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How to Put Potted Plants in the Ground With the Pots

ginger mint image by hazel proudlove from

Container gardening adds decoration to a patio and allows flowers, vegetables and herbs to be cultivated without using ground space. One method of container gardening involves inserting plants into the ground while they are still in their pots. This is not recommended for all types of plants but can be helpful if you are moving soon and plan to take the plants with you when you go. Potted plants in the ground help keep invasive plants from taking over the garden.

Check the base of the growth pot to ensure that the plant will have proper drainage when it's planted in the ground. Puncture holes around the base of the pot with an awl or some other sharp object to add holes.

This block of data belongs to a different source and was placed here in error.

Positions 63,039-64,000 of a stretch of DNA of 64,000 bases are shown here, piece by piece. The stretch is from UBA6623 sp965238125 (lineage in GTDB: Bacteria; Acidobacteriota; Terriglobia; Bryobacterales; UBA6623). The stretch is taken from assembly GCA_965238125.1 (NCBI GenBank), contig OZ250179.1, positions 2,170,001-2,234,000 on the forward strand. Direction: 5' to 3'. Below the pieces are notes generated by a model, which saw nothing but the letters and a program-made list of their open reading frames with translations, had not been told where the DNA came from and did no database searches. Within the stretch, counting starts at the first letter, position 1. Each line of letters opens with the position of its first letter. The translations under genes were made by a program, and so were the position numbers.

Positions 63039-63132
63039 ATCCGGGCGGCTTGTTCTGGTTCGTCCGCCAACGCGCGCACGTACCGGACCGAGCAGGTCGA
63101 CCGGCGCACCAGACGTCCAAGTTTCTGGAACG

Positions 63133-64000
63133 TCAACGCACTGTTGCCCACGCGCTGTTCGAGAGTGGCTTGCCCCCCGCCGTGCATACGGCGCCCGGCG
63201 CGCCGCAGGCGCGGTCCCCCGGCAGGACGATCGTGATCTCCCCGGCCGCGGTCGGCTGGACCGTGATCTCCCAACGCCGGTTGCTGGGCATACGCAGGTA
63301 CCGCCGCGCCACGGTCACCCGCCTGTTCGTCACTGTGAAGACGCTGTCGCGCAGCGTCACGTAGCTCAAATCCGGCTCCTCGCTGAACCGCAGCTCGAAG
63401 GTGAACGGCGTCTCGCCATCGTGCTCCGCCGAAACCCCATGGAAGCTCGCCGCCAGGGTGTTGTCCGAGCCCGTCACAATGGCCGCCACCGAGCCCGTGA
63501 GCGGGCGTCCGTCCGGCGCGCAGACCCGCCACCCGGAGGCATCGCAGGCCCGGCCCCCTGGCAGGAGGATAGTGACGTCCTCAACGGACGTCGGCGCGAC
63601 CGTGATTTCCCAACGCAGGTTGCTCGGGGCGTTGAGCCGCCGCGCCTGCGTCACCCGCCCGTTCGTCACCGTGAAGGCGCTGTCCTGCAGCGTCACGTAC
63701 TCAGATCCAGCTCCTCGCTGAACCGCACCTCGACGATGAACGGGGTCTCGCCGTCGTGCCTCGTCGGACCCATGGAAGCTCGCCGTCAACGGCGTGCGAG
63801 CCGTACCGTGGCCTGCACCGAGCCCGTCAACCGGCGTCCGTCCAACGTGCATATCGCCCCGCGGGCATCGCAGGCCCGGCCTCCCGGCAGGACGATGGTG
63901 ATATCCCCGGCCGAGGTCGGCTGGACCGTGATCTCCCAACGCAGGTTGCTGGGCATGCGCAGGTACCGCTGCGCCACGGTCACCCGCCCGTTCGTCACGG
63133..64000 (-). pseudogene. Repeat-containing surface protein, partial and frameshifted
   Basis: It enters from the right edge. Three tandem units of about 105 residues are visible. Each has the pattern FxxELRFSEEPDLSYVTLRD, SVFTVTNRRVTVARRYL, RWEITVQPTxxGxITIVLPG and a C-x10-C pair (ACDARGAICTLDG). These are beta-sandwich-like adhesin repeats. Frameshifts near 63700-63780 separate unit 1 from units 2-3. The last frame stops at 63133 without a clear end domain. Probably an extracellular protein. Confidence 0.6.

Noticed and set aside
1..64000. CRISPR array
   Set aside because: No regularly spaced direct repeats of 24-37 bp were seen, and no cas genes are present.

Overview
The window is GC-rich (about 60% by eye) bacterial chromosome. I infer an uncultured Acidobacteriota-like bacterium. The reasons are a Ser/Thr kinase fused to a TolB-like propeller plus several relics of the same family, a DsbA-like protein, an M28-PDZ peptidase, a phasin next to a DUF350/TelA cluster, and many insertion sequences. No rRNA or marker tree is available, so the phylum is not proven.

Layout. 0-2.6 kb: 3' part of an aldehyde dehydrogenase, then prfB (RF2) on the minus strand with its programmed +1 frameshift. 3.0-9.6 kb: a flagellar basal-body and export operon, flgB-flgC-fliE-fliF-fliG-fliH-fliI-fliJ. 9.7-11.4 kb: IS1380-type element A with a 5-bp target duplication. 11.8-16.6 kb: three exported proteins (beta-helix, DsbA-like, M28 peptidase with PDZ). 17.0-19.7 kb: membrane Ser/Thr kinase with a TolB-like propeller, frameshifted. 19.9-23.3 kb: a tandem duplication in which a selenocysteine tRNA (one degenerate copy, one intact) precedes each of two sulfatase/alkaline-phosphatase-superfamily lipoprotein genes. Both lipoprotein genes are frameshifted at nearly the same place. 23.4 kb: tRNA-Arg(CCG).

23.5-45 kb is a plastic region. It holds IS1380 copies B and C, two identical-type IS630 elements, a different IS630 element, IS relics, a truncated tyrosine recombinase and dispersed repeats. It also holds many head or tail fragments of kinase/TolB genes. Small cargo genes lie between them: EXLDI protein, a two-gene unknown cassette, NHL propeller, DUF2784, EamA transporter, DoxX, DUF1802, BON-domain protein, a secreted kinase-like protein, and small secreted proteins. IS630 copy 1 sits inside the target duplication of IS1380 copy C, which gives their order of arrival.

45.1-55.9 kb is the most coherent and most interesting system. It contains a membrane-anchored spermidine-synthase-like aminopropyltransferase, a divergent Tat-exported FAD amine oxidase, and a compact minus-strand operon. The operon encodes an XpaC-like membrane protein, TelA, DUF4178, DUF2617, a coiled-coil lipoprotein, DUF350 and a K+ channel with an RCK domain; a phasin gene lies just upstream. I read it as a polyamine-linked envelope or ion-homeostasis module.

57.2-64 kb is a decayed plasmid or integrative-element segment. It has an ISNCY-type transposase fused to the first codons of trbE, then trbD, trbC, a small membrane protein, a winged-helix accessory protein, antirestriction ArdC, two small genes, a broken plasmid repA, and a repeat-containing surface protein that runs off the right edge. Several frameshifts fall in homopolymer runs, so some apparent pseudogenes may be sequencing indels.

Measure the height of the pot growing the plants. Don't plant pots smaller than 1 gallon, as the roots won't have room to spread and grow. Measure the width of the widest section of the growth pot.

Dig a hole as deep as the height of the growth pot and as wide as the widest point of the growth pot. Place the growth pot in the hole so its top is level with the ground.

Fill in around the growth pot with soil excavated from the hole.

Remove the potted plant from the ground once a month during the growth season. Trim away any roots that are protruding through the drainage holes. Replant the potted plant into the ground.


Any variety of mint or herb will grow well in planters in the ground as they have a shallow root system. Most vegetables, especially cucumbers and squash, do not grow well if their roots are restricted.


If the potted plants in the ground do not have proper drainage, the roots will rot and the plant will die.

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